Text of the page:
One clinician employed by the trust at the time said: “[The consultant] appeared to be rewarded for bad behaviour. It was back-breaking for morale when [they were] promoted and unfair on the registrars after the way [they] behaved towards them.”

Another said: ‘The management brushed the [alleged] assaults under the carpet. And they then made [the consultant] clinical lead for [a surgical specialism]. This is how Brighton worked – they’ll get some dirt on you, and then they’ll make you a leader so that you can be the ‘yes’ person. You can’t go against them, because if you do, they’ll dig up all this stuff in your past.”

A third said: “The promotion afterwards was appalling, because after [the second incident] we all said we won’t scrub and operate with [the consultant], so it was disappointing that [the consultant] became a lead after being accused of bullying.”

Minutes of a surgery faculty group meeting said the alleged assaults were first raised in March 2022, when “bullying, abuse and safety issues within general surgery” were discussed. At the group’s next meeting in June, it was confirmed that the “registrars who were [allegedly] assaulted” had given statements on the incident to the hospital’s chief medical officer, but there were no further updates. At the meeting it was agreed to escalate concerns to two other managers at the trust.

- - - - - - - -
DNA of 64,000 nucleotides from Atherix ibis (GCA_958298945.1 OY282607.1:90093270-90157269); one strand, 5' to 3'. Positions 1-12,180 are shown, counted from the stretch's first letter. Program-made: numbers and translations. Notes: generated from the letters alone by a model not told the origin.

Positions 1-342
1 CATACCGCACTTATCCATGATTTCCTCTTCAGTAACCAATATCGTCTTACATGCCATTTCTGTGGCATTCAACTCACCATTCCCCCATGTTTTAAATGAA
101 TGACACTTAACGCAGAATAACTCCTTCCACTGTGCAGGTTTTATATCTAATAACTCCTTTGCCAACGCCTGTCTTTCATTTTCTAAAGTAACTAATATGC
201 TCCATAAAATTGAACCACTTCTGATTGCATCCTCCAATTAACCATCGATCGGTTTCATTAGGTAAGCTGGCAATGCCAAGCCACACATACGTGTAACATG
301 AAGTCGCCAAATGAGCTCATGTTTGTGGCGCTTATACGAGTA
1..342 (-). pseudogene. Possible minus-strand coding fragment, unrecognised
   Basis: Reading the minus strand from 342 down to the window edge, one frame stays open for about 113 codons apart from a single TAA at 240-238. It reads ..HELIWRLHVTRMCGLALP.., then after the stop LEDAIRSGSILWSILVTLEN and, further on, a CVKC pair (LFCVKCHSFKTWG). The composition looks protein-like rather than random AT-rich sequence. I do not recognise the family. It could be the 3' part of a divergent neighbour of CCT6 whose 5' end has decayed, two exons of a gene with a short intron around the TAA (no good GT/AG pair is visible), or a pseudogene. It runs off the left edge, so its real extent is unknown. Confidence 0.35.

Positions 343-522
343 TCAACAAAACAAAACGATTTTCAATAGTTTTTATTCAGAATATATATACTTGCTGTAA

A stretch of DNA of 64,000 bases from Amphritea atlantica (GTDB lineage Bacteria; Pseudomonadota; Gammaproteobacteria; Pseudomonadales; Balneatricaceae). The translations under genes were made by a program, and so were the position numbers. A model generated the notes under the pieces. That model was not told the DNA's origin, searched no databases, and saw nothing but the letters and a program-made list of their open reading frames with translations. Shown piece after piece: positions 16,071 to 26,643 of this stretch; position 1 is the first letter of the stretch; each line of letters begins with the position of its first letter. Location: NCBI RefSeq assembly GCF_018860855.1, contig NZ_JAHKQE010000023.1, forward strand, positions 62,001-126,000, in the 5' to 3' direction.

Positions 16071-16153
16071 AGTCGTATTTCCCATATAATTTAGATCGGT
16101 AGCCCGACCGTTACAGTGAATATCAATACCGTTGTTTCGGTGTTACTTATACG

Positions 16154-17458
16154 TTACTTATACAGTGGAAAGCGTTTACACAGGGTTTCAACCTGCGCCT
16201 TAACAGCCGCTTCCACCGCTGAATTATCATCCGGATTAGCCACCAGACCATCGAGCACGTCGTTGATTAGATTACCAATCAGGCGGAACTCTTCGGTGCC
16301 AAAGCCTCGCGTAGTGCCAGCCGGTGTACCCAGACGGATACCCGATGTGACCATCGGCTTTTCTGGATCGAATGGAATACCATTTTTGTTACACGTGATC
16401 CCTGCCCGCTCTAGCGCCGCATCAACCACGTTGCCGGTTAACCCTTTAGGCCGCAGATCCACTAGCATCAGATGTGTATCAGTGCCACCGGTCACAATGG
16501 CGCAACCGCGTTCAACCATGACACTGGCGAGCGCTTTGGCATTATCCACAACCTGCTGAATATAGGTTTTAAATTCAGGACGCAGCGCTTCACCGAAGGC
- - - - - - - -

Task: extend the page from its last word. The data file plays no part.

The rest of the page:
A damning review of the department by the Royal College of Surgeons, published in February this year, highlighted a “culture of fear” in the surgery department. It said: “The review team were particularly concerned to hear reports of two trainees [registrars] being physically assaulted by a consultant surgeon in theatre during surgery.”

It did not mention that the consultant involved was later promoted.

A former member of staff said the surgeon in question was hardworking and under intense pressure. They said: “It is a hard department to work in and from every perspective there is not enough support from the management. It is total chaos – everything in the department is dysfunctional. I’ve worked in many of the hospitals, and no other was this bad. I was appalled by what was going on. This doesn’t even happen in hospitals in developing countries.

“The registrars were very angry about how it was handled. We thought [the consultant] would probably get some help. [Allegedly] assaulting people were the extreme incidents, but [the consultant] was difficult in all theatres. Something should have been done to say this is not all right.”

In a statement, the trust said: “An investigation was carried out at the time, which found that the surgeon acted in the interests of patient safety, for example moving a visor because it was blocking their line of sight. The investigation also found these actions were inappropriate in the circumstances but did not constitute an assault.

“The surgeon involved recognised the distress their actions caused, apologised to the colleagues affected and subsequently completed external training to build interpersonal skills in high-pressure situations.

“Their recent appointment to another leadership position within the service was made through a fair and open internal selection process.”